22-27 September 2019
Hyatt Regency Hotel Vancouver
Canada/Pacific timezone

Mon-Af-Po1.22-12 [109]: Analytical and Experimental Study of Multiphysics on Starting of a 50 kW Class Fully HTS Induction/Synchronous Motor and Its Variable Speed Controllability

23 Sep 2019, 14:30
2h
Level 3 Posters

Level 3 Posters

Poster Presentation Mon-Af-Po1.22 - Motors IV

Speaker

Masaya Okuno (Kyoto University)

Description

Our group has been developing a High Temperature Superconducting Induction/Synchronous Motor (HTS-ISM) for highly efficient transportation equipment. So far, the 20 kW class prototype, which consists of BSCCO rotor and copper stator, has already been developed and shown its excellent characteristics based on experiment and analysis. Furthermore, the 50 kW class model, in which both the rotor and the stator are made of BSCCO superconducting tapes, has been fabricated, and various characteristics have been evaluated.
In order to realize a practical HTS-ISM drive system, not only the HTS-ISM but also peripheral devices such as an inverter and a refrigerator must be investigated. Furthermore, the cooling characteristics during drive condition is really important.
In this paper, we have developed a multidisciplinary analysis method which couples the nonlinear voltage equation, the motion equation and the thermal equivalent circuit. We performed a multidisciplinary analysis for starting and variable speed controllability of a 50 kW class fully HTS-ISM. We consider the standby mode temperature (stationary mode) at 110 K and drive temperature (operation mode) at 80 K. We showed that the nonlinear resistance of HTS stator winding should be considered in the voltage equation to express exact performance of the HTS-ISM. We also clarified there exists optimal waiting time before motor operation when the cryocooler is in higher temperature stand-by mode. These results would be very important for the achievement of highly efficient HTS-ISM system for transportation equipment.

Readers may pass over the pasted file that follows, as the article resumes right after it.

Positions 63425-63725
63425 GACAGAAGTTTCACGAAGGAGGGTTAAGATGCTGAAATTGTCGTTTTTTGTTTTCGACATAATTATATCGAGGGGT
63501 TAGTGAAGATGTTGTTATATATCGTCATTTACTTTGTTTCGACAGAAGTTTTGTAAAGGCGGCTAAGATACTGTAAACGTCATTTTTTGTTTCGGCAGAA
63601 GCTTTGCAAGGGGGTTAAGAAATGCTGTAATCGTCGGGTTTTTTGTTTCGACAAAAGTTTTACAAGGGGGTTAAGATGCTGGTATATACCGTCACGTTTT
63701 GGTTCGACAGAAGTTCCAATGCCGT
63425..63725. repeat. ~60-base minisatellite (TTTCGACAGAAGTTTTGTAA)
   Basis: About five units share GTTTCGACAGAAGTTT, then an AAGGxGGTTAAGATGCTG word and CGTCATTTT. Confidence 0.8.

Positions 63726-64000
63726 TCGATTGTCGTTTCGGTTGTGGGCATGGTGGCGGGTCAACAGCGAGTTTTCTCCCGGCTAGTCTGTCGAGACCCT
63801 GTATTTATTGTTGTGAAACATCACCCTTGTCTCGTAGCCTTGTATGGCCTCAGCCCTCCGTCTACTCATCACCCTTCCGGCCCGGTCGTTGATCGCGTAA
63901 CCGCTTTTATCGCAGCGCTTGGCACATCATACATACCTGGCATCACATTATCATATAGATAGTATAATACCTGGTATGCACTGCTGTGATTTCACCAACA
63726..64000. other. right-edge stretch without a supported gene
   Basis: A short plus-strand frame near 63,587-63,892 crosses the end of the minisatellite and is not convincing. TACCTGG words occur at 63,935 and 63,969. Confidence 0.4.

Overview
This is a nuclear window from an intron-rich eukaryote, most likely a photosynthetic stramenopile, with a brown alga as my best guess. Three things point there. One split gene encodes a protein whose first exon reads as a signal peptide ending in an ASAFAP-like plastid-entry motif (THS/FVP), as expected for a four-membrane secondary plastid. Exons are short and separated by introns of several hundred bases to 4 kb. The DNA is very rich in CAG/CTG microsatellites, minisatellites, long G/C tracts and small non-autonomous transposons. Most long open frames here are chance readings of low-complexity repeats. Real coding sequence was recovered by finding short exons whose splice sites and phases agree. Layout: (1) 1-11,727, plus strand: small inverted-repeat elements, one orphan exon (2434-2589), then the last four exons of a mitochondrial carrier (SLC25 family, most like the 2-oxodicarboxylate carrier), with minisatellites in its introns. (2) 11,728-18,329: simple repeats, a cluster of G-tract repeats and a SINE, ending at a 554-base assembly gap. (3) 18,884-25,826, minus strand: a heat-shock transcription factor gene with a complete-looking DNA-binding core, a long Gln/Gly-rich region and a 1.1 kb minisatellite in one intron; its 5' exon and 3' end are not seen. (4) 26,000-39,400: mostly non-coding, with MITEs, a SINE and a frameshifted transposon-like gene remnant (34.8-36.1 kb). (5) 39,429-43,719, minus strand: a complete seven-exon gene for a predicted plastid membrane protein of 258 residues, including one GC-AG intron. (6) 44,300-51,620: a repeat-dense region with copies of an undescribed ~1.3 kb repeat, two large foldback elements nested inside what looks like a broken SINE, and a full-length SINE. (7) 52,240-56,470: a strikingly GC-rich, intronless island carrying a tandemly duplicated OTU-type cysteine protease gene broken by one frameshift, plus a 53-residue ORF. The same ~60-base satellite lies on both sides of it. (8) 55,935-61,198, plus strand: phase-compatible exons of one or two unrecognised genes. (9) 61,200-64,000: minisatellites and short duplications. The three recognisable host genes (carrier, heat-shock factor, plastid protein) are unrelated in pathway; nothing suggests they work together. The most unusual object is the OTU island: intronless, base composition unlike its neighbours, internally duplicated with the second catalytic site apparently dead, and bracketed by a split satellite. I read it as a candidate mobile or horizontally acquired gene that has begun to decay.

Acknowledgements:
This work has been supported by Japan Science and Technology Agency under the program of Advanced Low Carbon Technology Research and Development Program (JST-ALCA) in Japan.

Primary author

Masaya Okuno (Kyoto University)

Co-author

Taketsune Nakamura (Kyoto University)

Presentation Materials